Tad Hirsch, PhD
239 Ryder Hall
Dara-Lynn Pelechatz, Administrative Officer, D.Pelechatz@northeastern.edu
Assistant Professor and Graduate Coordinator
140 Meserve Hall
The game design program offers a Master of Science in Game Science and Design. The degree is joint between the College of Arts, Media and Design and the College of Computer and Information Science. This MS degree is focused on the science and design of game development. The degree will weave the design and technology necessary to build a game but focus on the playability and analytics to make the product successful, thus creating a coherent vision enabling students to understand the process of creating successful game products in a player-centric environment.
The degree offers three concentrations:
- Game analytics: focusing on data analysis of gameplay and other game data to make the game successful
- Game user research: focusing on gauging the user experience to enable designers to develop an enjoyable game experience
- Game design and development: focusing on the design or technical side of game development
Applicants must submit an official application, including the following documents: official transcripts, a statement of purpose projecting their career goals, a description of any experience in the games field and/or a portfolio if available, official GRE General Test, and three letters of recommendation. International students must also submit official scores of the TOEFL examination. Acceptance to the Master of Science in Game Science and Design program is granted upon recommendation from the master’s admissions committee after review of the completed application.
Applicants will be expected to have a minimum 3.000 undergraduate grade-point average (GPA). International applicants must have a minimum TOEFL score of 100 (internet based) or 250 (computer based) or a minimum IELTS of 6.0.
We will consider applications from students who hold a bachelor’s degree from any of the following fields or closely related fields:
- Computer science
- Information science
- Human computer interaction
- Social science
- Interaction design
- Game design
All admitted students will be assigned to an advisor who will help them select a pathway with a coherent set of electives depending on their career goals. The advisor will also monitor their progress through the master’s degree.
This is a two-year, 34-semester-hour degree.
Game Science and Design Courses
GSND 5110. Game Design and Analysis. 4 Hours.
Provides theoretical background and foundation for analyzing and designing games. Examines fundamental domains that are necessary to understand what games are and how they affect players, including but not limited to interface design, level design, narrative, learning, and culture. Presents relevant concepts and frameworks from a wide variety of disciplines—psychology, phenomenology, sociology, anthropology, media studies, affect theories, learning theories, and theories of motivation—for each domain. Explains the core elements of game design, introduces students to formal abstract design tools, explores several models of design process and iteration, and offers students an opportunity to practice game design in groups.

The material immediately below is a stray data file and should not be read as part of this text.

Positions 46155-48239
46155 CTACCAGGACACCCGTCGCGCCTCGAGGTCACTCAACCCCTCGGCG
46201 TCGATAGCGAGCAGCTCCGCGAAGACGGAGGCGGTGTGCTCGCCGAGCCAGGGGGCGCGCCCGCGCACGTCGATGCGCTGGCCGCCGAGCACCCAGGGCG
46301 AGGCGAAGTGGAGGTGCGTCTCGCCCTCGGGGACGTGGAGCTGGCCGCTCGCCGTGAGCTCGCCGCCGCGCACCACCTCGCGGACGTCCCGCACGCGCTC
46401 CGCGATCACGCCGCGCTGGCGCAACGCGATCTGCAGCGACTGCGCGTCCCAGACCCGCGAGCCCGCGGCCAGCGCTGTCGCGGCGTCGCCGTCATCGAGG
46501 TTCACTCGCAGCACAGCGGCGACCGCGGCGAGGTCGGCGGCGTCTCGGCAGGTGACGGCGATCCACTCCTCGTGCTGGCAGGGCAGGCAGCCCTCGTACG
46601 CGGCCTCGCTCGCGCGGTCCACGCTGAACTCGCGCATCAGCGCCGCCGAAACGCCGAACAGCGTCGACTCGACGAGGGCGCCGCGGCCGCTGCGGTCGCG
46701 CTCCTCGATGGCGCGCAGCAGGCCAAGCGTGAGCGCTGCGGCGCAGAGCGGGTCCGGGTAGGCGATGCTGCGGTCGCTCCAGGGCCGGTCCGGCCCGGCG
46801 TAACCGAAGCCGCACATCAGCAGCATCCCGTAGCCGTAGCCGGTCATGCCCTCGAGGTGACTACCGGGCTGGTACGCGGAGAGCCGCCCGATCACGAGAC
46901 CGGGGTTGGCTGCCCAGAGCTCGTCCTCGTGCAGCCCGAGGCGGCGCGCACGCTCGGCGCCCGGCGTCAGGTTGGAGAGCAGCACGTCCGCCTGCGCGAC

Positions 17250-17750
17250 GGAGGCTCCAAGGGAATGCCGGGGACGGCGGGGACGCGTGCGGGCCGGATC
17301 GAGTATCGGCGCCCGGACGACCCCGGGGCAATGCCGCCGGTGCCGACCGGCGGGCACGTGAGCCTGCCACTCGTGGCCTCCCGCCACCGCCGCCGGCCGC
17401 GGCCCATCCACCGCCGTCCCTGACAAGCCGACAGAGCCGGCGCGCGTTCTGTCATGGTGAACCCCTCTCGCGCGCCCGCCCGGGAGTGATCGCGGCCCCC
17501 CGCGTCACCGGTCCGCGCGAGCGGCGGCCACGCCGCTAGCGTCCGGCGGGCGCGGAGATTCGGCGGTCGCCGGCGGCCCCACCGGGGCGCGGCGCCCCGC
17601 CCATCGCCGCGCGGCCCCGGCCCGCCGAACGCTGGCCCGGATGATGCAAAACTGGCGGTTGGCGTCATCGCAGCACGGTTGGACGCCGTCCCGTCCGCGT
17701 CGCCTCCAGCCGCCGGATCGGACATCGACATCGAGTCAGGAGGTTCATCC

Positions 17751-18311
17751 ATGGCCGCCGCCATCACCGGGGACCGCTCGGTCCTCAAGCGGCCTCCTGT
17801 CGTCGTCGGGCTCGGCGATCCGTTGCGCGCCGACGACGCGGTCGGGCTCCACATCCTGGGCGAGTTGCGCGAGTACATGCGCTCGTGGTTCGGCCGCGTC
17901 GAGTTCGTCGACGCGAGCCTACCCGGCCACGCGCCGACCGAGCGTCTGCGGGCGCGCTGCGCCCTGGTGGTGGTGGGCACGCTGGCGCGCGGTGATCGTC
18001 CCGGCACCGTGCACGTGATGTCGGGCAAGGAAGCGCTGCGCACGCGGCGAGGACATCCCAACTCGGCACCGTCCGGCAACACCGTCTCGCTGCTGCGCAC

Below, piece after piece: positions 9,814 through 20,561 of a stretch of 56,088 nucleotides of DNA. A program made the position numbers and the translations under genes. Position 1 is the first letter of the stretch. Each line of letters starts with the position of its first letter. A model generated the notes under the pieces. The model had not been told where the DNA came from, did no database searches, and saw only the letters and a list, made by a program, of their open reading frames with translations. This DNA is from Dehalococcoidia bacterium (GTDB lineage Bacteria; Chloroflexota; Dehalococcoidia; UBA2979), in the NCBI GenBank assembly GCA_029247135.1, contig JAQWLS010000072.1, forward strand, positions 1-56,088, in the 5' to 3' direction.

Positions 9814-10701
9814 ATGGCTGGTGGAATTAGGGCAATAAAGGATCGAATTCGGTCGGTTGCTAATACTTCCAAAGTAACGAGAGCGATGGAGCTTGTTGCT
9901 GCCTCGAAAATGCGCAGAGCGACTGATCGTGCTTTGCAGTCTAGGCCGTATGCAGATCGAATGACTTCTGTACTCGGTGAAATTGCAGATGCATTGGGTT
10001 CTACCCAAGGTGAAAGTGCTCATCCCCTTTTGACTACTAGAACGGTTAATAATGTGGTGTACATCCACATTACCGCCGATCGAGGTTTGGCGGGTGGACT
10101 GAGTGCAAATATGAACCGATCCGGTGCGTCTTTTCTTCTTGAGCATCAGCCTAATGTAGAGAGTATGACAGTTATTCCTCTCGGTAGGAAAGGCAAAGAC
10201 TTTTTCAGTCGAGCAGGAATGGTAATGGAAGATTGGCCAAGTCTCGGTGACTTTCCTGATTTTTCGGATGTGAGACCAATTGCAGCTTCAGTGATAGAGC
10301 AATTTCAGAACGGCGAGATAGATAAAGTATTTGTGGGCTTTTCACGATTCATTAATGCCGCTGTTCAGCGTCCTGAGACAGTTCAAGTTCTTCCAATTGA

GSND 5111. Seminar for GSND 5110. 1 Hour.
Offers students an opportunity to discuss and analyze selected games, applying concepts from GSND 5110. Exposes students to a varied mix of AAA and indie titles and demonstrates how to analyze and appreciate them. Open to seniors; restricted to students in selected colleges.
GSND 5122. Business Models in the Game Industry. 1 Hour.
Examines the underlying business structure of the interactive digital entertainment industry and the characteristics of the various participants, notably developers and publishers. Seeks to deliver insight into key business models within the game industry and how the economic challenges interact. Explores the game business landscape across the industry spectrum, ranging from AAA, mobile, casual to indie development. Examines market strategies currently in practice and how they are linked with game analytics. Topics range from retail vs. online, free-to-play modes vs. pay-to-play, as well as basic monetization and distribution channels. Designed to serve as an overview of the various stakeholders in the industry and how they interact.
GSND 5130. Usability and Empirical User Research. 4 Hours.
Focuses on methods and methodologies from human-computer interaction (HCI) and their use in different applications, including apps, Web applications, games, and virtual worlds. Covers the basics of user-oriented evaluation, associated topics, and usability methods. Introduces the design process, usability heuristics, HCI paradigms, task models, and cognitive models. Examines quantitative and qualitative analysis of data. Offers students an opportunity to delve into experimental design, institutional-review-board approvals, ethics, research subject recruitment, and experiment implementations. Applies concepts through concrete projects, case examples, and exercises. Expects students to be running assignments continually and trying out different evaluation methods and methodologies.
GSND 6240. Exploratory Concept Design. 4 Hours.